Recruitment should be a fast and user-friendly experience for candidates. If they encounter obstacles or if things aren’t clear to them during the recruitment process, they tend to give up. Employers who are best at recruiting will attract more talent. How can we make smart use of AI in the recruitment process? And what is AI less useful for?
We invited Stefaan Van Weverberghe from the employer marketing bureau Theme to have coffee with us. He emphasised that recruiting companies need to sort out the basics first: they need a job site that performs well. Van Weverberghe: “It is important that a job site offers a real experience, where candidates can actively engage in dialogue as well as merely finding information. Certain companies still have a long way to go with that. For example, they don’t have their own job site yet, or their site is integrated into the corporate site, which might not yet be responsive. Others are taking the first steps towards a real candidate experience site, and that is what everyone will be doing in the future.”
A smart bot reacts to the candidate
A well-known example of artificial intelligence (AI) is the use of a chatbot. That kind of bot can also be a great tool for recruitment. Van Weverberghe explains: “A chatbot integrated into the job site can answer very specific questions so that a candidate doesn’t need to go looking for the FAQ section of a site. At the same time, chatbots teach themselves what candidates are looking for based on their browsing behaviour, so that they can proactively offer customised information. A chatbot is particularly important in the orientation phase of looking for a job.”
AI also benefits employee experience
AI is most useful in recruitment when searching for candidates, screening, informing and activating them. But can this technology also come in handy later in the process? According to Van Weverberghe, “a chatbot can be useful for employees as well as candidates. Instead of having to go and look up all the questions on the intranet or ask the HR department, they can get a quick answer from a chatbot. That frees up HR to focus on other things.”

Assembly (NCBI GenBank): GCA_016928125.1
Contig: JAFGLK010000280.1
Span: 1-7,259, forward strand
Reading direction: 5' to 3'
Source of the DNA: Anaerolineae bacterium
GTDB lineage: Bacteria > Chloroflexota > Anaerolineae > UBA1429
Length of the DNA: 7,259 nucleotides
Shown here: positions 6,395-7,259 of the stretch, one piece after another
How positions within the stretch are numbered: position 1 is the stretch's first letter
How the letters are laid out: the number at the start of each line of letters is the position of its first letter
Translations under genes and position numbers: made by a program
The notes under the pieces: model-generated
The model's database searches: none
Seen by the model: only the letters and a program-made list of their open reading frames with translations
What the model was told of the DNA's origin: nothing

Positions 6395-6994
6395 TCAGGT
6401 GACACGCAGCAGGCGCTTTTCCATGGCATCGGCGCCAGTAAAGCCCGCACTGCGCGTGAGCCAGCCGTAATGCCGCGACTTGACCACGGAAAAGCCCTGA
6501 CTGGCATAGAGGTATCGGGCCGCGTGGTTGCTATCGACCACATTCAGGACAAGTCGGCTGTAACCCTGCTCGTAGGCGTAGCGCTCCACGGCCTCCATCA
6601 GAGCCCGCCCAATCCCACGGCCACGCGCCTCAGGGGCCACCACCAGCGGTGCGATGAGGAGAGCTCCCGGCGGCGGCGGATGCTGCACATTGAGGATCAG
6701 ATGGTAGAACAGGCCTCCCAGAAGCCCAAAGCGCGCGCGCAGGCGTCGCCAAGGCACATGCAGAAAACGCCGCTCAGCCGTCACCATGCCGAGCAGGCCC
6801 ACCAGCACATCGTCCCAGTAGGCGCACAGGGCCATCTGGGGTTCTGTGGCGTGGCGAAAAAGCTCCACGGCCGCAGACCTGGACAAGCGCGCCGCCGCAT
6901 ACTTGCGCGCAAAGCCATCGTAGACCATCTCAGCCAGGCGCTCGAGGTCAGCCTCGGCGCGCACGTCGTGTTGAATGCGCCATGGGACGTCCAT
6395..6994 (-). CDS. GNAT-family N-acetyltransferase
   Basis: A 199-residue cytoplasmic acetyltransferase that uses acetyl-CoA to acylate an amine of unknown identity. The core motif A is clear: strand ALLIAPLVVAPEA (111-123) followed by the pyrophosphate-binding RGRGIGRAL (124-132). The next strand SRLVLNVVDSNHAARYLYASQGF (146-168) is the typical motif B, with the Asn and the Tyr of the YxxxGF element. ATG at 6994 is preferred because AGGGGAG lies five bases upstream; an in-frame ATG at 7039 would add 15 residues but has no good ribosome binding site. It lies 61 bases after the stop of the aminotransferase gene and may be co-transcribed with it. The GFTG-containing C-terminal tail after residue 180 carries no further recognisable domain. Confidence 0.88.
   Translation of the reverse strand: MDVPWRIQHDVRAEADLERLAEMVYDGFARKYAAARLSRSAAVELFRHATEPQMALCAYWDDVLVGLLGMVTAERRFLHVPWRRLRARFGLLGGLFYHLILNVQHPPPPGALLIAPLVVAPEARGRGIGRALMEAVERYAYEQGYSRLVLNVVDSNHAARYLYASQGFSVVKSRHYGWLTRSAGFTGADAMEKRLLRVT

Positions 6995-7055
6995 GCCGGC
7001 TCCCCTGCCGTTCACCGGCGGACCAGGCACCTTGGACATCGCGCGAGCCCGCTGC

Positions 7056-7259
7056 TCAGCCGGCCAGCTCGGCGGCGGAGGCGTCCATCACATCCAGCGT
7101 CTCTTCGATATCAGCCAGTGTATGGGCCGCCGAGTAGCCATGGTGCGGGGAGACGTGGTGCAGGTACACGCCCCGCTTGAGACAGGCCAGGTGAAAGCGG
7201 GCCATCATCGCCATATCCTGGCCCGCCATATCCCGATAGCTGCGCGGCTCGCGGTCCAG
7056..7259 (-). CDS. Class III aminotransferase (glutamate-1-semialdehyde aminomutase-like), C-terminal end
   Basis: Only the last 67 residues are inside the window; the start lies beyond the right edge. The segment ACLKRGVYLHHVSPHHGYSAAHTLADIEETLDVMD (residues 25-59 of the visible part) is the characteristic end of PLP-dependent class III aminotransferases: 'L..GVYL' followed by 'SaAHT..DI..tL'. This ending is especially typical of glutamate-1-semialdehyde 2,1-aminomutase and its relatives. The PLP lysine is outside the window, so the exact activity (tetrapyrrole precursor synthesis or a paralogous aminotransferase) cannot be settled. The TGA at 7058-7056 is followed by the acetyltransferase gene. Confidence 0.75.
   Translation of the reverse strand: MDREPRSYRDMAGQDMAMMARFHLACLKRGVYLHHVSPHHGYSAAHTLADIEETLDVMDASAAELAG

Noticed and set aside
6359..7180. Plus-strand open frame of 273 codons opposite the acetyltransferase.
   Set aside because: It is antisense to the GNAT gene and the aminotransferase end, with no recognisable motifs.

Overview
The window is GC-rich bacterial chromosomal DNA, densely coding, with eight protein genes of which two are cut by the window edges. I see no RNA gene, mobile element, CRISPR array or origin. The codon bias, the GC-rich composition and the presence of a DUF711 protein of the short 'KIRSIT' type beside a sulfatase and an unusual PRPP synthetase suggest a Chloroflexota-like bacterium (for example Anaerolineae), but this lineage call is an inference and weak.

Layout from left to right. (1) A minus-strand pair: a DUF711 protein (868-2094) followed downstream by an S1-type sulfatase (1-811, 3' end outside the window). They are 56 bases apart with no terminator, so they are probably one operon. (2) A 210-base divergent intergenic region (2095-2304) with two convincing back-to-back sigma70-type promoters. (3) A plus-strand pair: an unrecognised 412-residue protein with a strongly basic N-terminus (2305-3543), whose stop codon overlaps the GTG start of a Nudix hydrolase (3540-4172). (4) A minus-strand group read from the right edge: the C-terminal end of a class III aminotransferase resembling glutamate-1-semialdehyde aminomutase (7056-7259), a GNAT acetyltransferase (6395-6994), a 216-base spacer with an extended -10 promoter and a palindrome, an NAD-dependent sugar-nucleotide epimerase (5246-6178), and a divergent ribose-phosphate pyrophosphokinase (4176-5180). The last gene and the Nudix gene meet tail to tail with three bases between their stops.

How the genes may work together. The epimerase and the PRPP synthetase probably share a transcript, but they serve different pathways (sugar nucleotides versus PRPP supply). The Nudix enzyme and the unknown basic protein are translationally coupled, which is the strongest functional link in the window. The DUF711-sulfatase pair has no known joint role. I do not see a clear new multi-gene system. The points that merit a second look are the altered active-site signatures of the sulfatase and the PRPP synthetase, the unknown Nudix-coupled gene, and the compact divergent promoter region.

Selection by AI: don’t forget the human aspect
Artificial intelligence techniques may make it easy to screen and select candidates on the basis of a CV and skills. “But there is an inherent risk in that”, says Van Weverberghe. As he explains, “it is perfectly possible that a candidate has all the required skills. The question is whether they will fit in with the organisation as a person. That’s why personal contact and an intuitive evaluation are necessary: the human factor.”
A second risk is that good candidates might be overlooked if we leave the selection up to AI. Why is that? “High-quality candidates might not yet have certain skills at present, but they would be able to acquire them easily”, Van Weverberghe points out. “That is an important factor if the number of good candidates is very low, which is often the case today.”
Conclusion: Using AI for recruitment only makes sense if the entire recruitment process is well thought through, simple, efficient and user friendly.
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